SMMGP recently hosted a workshop* in London on the topic of opioid substitution treatment and choices.
The event was chaired by veteran retired GP Dr Chris Ford (now Clinical Director, International Doctors for Healthier Drug Policies) and the main speaker was SMMGP’s Dr Steve Brinksman and was fully subscribed with approximately 45 attendees.
We wouldn’t usually write a blog post on what was pretty much a routine training event, however - and as much as we liked the very convenient and central venue – “We’re going to need a bigger room”.
This was a really stimulating and needed event reflecting how to work within the 2017 Clinical Guidelines. Reading through the many positive evaluation forms, we were particularly struck by the time people took to write lengthy comments, which revealed:
- Cross-agency networking and discussion with colleagues from across the sector is sorely needed and was much valued on this occasion.
- The training was welcomed for “reinforcing the principles of treatment” in the context of the current challenging working environment.
- Worries about working in a climate where funding cuts are affecting quality of care.
- Participants recorded feeling “overstretched” or having difficulty in coping “on the ground”.
- Treatment agencies across the board are facing challenging times and there is a real desire to look to each other for support to work together for the common good of the sector.
All those who completed evaluation forms asked for similar training sessions on various topics, bringing people together from across the sector. However, the once popular PANN-London meetings have disappeared, Public Health England can no longer offer support by means of making rooms available (R.I.P. on the battlefield of bureaucracy), training budgets are severely depleted (a participant on the workshop took a day’s leave and paid his own travel expenses in order to attend, fortunately we were able to offer the training for free).
Whilst good work is being done in “pockets”, training and workforce development in the sector is not apparent in any cohesive, national way.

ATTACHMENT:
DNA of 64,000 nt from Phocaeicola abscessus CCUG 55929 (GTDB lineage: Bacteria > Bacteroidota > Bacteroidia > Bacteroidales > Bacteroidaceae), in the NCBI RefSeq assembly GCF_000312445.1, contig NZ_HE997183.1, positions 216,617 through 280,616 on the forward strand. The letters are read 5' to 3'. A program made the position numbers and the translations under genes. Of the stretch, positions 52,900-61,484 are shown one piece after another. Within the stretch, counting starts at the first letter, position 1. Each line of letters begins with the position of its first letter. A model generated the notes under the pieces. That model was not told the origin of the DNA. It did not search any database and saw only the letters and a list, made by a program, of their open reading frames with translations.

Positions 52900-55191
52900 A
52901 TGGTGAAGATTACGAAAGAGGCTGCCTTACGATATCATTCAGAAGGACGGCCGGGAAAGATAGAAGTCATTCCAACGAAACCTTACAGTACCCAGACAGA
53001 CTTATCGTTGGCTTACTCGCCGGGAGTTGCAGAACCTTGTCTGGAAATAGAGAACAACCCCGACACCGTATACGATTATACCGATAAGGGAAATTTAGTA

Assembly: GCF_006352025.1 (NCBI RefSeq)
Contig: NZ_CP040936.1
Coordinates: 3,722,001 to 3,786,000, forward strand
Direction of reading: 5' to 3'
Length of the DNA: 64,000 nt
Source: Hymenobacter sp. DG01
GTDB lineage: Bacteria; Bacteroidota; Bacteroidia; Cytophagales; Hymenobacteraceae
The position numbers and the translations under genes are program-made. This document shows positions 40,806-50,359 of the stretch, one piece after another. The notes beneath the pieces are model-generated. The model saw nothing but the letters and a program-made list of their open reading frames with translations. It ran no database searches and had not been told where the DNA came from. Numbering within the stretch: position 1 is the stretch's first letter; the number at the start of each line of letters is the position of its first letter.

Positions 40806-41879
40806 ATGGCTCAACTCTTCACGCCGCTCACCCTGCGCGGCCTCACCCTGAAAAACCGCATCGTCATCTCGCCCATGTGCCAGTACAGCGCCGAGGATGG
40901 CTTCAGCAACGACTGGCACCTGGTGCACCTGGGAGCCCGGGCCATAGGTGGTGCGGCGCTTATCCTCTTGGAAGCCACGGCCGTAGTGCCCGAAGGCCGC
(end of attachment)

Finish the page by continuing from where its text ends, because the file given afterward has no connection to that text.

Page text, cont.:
SMMGP was founded more than 20 years ago to support practitioners who realised that they were working with a complex group of people, very much in isolation. We believe that – quite alarmingly - a situation has again developed where people in the sector are feeling isolated in their work. Generalist GPs have drifted away from working with people who use drugs, addiction psychiatrists (whose input is so vital in this work) are all but extinct, volunteers coming up through the ranks need support to develop.
SMMGP with our large and diverse membership made up of GPs, psychiatrists, psychologists, non-medical prescribers, drug and alcohol workers, recovery coaches and more, will continue to work with other organisations in the field to uphold standards, quality, and workforce development nationally.
For example we are involved via the Federation of Drug and Alcohol Practitioners in developing a proposal for an apprenticeship in the drug and alcohol sector. For providers who wish to contribute their views to the proposal for standards for a Drug and Alcohol Worker Apprenticeship, please complete this survey from the University of Kent.
And watch out for more training events from
The team at SMMGP.
*This training event was supported by an educational grant from Martindale Pharmaceuticals Ltd.